For Palestinians, America was Never an Honest Broker
The Trump administration’s policies don’t represent a radical shift. The White House has simply abandoned the facade of neutrality and rubber-stamped the Israeli government’s agenda.
SOURCE: FOREIGN POLICY
BY: DALIA HATUQA
For decades, Palestinian leaders have engaged in a rigged peace process, seeking to force the international community’s blueprint for a Palestinian state onto the population of the West Bank and Gaza. The United States, meanwhile, has sought to maintain the fiction that it is an honest broker and neutral mediator.
The Trump administration has finally dropped that mask, revealing Washington’s true colors. As offensive as the pro-Israel mantras emanating from the White House may be for Palestinians, it is a clarifying moment.
As offensive as the pro-Israel mantras emanating from the White House may be for Palestinians, it is a clarifying moment.
Since 1967, the Palestinians have tried everything to free themselves from Israel’s brutal occupation. They tried armed resistance, which got them exiled from Arab states, paving the way for the Oslo Accords; they tried unarmed resistance, which got them media coverage but also jail time; they tried neoliberal economics, which got them aid money and nice cafes in Ramallah; and they tried diplomacy, joining international organizations and United Nations bodies as a state, which got them threats from Israel and the United States.
Washington has long brokered peace negotiations under the flawed premise of two equal sides vying for the same piece of land. When President Donald Trump came to power, many Palestinian officials viewed him with guarded eagerness, holding out hope that his unpredictable shoot-from-the-hip style could translate into a win for them. They could not have been more wrong.
When rumors began emerging that Trump actually did plan on moving the U.S. Embassy in Israel from Tel Aviv to Jerusalem in support of Israel claiming the city as its “undivided capital,” there were murmurs that he would also open a U.S. Embassy somewhere in East Jerusalem. But there was no twin embassy opened. Instead, there was a triumphalist ceremony headlined by Trump’s son-in-law and advisor Jared Kushner, four Republican senators, and, oddly, Steven Mnuchin, the treasury secretary. Just 60 miles away, in the Gaza Strip, protests erupted over the move, where 58 unarmed demonstrators were killed and over 2,000 others were injured by the Israeli army.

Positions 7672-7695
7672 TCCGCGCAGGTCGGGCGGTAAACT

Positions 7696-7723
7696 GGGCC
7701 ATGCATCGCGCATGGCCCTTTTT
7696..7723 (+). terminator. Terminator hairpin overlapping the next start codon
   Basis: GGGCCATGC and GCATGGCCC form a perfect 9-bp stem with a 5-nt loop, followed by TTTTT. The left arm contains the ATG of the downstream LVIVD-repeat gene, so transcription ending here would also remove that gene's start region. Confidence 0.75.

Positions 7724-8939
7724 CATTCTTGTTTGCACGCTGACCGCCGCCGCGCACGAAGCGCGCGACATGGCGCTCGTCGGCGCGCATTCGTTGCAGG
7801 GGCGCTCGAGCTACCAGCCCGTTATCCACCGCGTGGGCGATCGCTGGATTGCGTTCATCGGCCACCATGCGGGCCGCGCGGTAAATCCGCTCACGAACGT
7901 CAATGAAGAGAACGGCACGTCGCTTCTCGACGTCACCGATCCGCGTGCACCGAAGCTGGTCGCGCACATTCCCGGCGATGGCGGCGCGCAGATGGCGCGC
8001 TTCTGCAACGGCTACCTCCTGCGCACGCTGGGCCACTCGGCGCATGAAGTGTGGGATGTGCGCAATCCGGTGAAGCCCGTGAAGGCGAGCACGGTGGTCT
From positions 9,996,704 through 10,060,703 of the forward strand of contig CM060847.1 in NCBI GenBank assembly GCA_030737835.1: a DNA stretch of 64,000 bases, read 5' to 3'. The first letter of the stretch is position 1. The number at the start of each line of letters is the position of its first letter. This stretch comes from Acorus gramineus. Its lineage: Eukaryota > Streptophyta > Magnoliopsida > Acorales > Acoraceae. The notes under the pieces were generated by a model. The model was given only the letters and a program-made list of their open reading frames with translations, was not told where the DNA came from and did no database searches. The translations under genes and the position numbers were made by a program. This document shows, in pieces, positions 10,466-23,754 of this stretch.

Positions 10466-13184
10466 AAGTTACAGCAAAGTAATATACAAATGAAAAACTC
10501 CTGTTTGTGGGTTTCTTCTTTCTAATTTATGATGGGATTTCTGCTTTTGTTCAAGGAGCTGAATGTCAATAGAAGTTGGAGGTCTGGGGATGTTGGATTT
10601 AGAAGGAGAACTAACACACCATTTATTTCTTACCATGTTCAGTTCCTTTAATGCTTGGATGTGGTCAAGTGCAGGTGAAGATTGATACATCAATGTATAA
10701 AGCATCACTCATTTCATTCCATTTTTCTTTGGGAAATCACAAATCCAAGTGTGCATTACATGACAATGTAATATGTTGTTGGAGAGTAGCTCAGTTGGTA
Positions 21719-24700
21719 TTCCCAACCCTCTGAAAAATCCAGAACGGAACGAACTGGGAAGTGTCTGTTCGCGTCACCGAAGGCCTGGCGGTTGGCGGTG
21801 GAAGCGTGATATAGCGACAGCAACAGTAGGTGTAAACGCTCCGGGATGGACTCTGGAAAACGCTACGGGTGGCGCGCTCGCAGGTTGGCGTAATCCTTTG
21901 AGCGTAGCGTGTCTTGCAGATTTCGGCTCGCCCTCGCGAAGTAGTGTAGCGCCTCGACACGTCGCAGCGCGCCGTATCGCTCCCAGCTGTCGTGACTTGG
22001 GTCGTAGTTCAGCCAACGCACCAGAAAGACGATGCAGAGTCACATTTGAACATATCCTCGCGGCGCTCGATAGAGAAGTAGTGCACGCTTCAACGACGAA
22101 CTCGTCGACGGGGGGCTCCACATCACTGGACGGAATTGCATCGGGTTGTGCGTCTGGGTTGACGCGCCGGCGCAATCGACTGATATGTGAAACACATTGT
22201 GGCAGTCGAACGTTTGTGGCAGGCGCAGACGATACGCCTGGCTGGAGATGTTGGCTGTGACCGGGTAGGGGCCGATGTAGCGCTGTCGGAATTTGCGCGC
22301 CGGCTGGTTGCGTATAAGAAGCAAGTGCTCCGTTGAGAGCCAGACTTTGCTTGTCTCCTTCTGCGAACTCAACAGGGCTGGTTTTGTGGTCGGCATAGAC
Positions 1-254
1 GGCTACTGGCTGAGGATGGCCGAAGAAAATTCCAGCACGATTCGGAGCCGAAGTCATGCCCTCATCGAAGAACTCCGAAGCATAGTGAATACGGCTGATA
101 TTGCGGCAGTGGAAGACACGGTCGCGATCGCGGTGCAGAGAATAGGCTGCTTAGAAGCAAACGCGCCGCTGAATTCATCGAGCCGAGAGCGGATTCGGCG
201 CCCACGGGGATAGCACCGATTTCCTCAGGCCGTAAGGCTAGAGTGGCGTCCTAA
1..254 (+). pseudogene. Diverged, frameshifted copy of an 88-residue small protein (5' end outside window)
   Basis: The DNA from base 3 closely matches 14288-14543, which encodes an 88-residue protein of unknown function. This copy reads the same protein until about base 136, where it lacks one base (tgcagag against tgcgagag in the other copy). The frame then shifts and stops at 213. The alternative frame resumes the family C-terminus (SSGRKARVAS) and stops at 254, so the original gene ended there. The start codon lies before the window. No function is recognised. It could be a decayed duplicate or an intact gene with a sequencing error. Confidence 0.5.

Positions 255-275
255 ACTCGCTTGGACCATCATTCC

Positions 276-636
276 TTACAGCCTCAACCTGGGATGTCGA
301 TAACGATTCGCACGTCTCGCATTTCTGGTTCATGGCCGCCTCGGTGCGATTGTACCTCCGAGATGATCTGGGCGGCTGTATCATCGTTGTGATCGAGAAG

Then, on Aug. 31, the Trump administration went after the U.N. agency responsible for Palestinian refugees. The United States has long been a lifeline for the United Nations Relief and Works Agency (UNRWA), but the administration cut all aid to it, calling it “irredeemably flawed” and “unsustainable.”
The final straw was the closure of the PLO representative office in Washington earlier this week on the grounds that Palestinian leaders had failed to advance final status negotiations with Israel while seeking the prosecution of Israeli officials at the International Criminal Court in The Hague. In fact, the Trump administration has been working hard to settle the final status issues—borders, Jerusalem, and the refugees—in Israel’s favor. The only hurdle they have faced is finding a way to bully the Palestinians into acceptance.
The White House has made clear that it is willing to weaponize aid, and U.S. officials have not concealed the fact that they are seeking leverage over the Palestinians in order to force them to submit to Trump’s long-promised “deal of the century” peace plan.
U.S. officials have not concealed the fact that they are seeking leverage over the Palestinians in order to force them to submit to Trump’s long-promised “deal of the century” peace plan.
Palestinian officials are aghast. But ask the average Palestinian what they think and it might surprise you: Yes, the closure of the PLO office is a slap in the face. But this is not an aberration in U.S. policy—it is the logical conclusion of years of a pro-Israel orientation.
Without that historical basis, it wouldn’t have been so easy to defund UNRWA, move the embassy to Jerusalem, and close the PLO representative office. After all, the existence of the policies Trump has scrapped depended on waivers that were signed by previous administrations. All Trump had to do was refrain from signing them.
Israel has already carved out its borders through the 1948 and 1967 wars. Since then, it has built a wall, an intricate web of settlements, settler-only roads, and closed military zones in the West Bank that define every aspect of Palestinians’ lives.